Best Practices to Follow When Migrating to Google Cloud
If you’ve been running workloads on-premises for years, migrating to the cloud can be a daunting prospect. You probably already have some workloads in the cloud (public, private or both), but they’re most likely workloads that were considered ‘low-hanging fruit’ and relatively easy to lift and shift.
What’s left is often core to the business, like mission-critical SAP or Oracle workloads, which can be complex, expensive and difficult to migrate. These workloads aren’t a quick lift and shift; you need to factor in aspects related to people, process and technology. And you’ll have to consider whether you have the resources or skill sets in-house for such a complex undertaking or if you’ll need to supplement your team with a trusted Google Cloud partner.
Maybe you’ve chosen to move some of your workloads to Google Cloud—perhaps as part of a hybrid or multi-cloud approach. But, with the open nature of Google Cloud, you may be wondering how to get started and what approach to take, so you can make the most of your data after the migration.
Here are some best practices to help you plan a successful migration to Google Cloud:
Do an assessment: Before you get started, you’ll need to assess your current landscape—including legacy products, third-party interfaces and integrations—to ensure it’s compatible with Google Cloud. It may make sense to bring in a trusted party to do a thorough (and unbiased) assessment of your environment.
Understand your workloads: Identify the types of workloads that need to be migrated. Are they legacy or cloud-native? A legacy workload could be difficult to modify for the cloud and expensive to operate in the cloud. Also consider its hardware, performance and licensing requirements, the criticality of the workload and whether it has dependencies on other workloads.
Understand your migration approaches: Different workloads require different migration approaches. That could include a lift and shift to the cloud, a modification to the workload during migration that adopts a cloud-native approach or a rip-and-replace that requires decommissioning the workload, writing a new one and then adopting a cloud-native approach. While a standardized approach can be helpful, you don’t have to take the same approach for all workloads.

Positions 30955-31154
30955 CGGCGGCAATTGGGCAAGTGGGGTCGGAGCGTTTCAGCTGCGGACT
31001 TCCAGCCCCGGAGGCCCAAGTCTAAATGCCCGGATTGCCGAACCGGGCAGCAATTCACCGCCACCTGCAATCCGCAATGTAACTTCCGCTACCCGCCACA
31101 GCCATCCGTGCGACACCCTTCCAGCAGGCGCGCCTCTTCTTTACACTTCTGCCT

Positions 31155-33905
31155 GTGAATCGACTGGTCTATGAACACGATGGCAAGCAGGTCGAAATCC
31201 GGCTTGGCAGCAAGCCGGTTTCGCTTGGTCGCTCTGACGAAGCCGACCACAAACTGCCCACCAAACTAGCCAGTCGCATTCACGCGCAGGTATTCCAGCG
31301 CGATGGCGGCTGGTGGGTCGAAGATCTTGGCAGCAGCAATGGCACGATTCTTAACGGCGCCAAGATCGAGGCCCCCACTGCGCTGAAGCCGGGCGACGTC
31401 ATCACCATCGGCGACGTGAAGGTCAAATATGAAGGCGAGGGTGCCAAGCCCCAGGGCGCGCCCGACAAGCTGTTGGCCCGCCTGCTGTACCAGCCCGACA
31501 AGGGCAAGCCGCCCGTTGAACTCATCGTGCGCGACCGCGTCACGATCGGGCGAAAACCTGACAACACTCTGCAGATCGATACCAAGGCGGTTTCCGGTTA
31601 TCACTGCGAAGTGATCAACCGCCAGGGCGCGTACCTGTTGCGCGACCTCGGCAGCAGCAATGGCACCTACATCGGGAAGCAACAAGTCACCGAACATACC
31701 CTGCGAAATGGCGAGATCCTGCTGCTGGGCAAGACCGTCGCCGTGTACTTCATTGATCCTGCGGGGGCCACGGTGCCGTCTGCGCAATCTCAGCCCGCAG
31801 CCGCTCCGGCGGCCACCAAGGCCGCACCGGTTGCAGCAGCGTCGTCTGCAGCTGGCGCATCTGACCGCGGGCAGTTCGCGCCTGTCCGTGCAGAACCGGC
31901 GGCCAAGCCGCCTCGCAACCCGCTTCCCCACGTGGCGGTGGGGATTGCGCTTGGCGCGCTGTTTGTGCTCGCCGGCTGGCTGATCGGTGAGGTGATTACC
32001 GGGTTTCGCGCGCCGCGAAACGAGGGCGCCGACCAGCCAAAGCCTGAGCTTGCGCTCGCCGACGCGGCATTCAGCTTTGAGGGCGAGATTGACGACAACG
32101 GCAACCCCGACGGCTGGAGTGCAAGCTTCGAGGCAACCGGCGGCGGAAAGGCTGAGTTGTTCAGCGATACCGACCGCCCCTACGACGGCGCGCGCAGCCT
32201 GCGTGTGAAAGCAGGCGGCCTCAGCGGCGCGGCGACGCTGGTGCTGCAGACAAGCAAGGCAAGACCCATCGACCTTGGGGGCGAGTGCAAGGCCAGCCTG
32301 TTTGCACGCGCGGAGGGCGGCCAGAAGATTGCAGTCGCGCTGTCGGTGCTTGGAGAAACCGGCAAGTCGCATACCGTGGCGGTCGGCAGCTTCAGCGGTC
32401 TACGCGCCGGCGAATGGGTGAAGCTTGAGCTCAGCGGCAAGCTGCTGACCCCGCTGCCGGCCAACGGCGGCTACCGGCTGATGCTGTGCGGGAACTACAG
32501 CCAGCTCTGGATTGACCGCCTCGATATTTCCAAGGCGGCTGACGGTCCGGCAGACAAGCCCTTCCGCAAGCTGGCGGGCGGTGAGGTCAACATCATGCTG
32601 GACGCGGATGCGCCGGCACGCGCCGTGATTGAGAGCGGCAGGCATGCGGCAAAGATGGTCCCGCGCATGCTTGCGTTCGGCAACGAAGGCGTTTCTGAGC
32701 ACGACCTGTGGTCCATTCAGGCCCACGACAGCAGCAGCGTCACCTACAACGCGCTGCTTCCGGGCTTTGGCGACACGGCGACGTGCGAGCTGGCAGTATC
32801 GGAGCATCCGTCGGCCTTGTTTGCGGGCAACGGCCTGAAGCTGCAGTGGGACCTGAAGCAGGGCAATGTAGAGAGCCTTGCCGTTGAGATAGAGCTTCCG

POC and TCO: Before the migration, test different use cases by conducting a proof of concept (POC), especially for more complex workloads. At the same time, calculate the total cost of ownership (TCO) so you’ll have a sense of your cloud expenditure when you move to Google Cloud from your current environment, whether on-prem, private cloud or hybrid cloud. A trusted partner can help bring to light any hidden costs you might miss if moving from a CapEx to an OpEx model.
Moving from cloud to cloud: You may be migrating on-prem workloads into Google Cloud, but you may also want to shift workloads from one cloud to another—whether from a private cloud or from another public cloud such as AWS or Azure. You’ll need to assess whether you can create a seamless pipeline between the two and which technologies will help you get there. Tip: It helps to work with a partner who is experienced in multi-cloud environments, and with the public cloud platforms.
Plan your journey with a Google partner who knows all the roads (and can help you avoid serious potholes)
Our team has migrated hundreds of critical workloads to, from and within public, private, hybrid and multi-cloud environments. We’re also a Google Cloud Partner with 200-plus Google Cloud certifications and 25 years of experience in consulting, databases, DevOps and analytics.
Our roadmap assessment services include an analysis of your current estate to determine the technical difficulty of the migration, the creation of a migration roadmap (which includes future state architecture, risk, timelines and estimated cloud consumption costs) and recommendations for next steps.
Looking for more advice? Schedule a call today with a Pythian Google Cloud expert.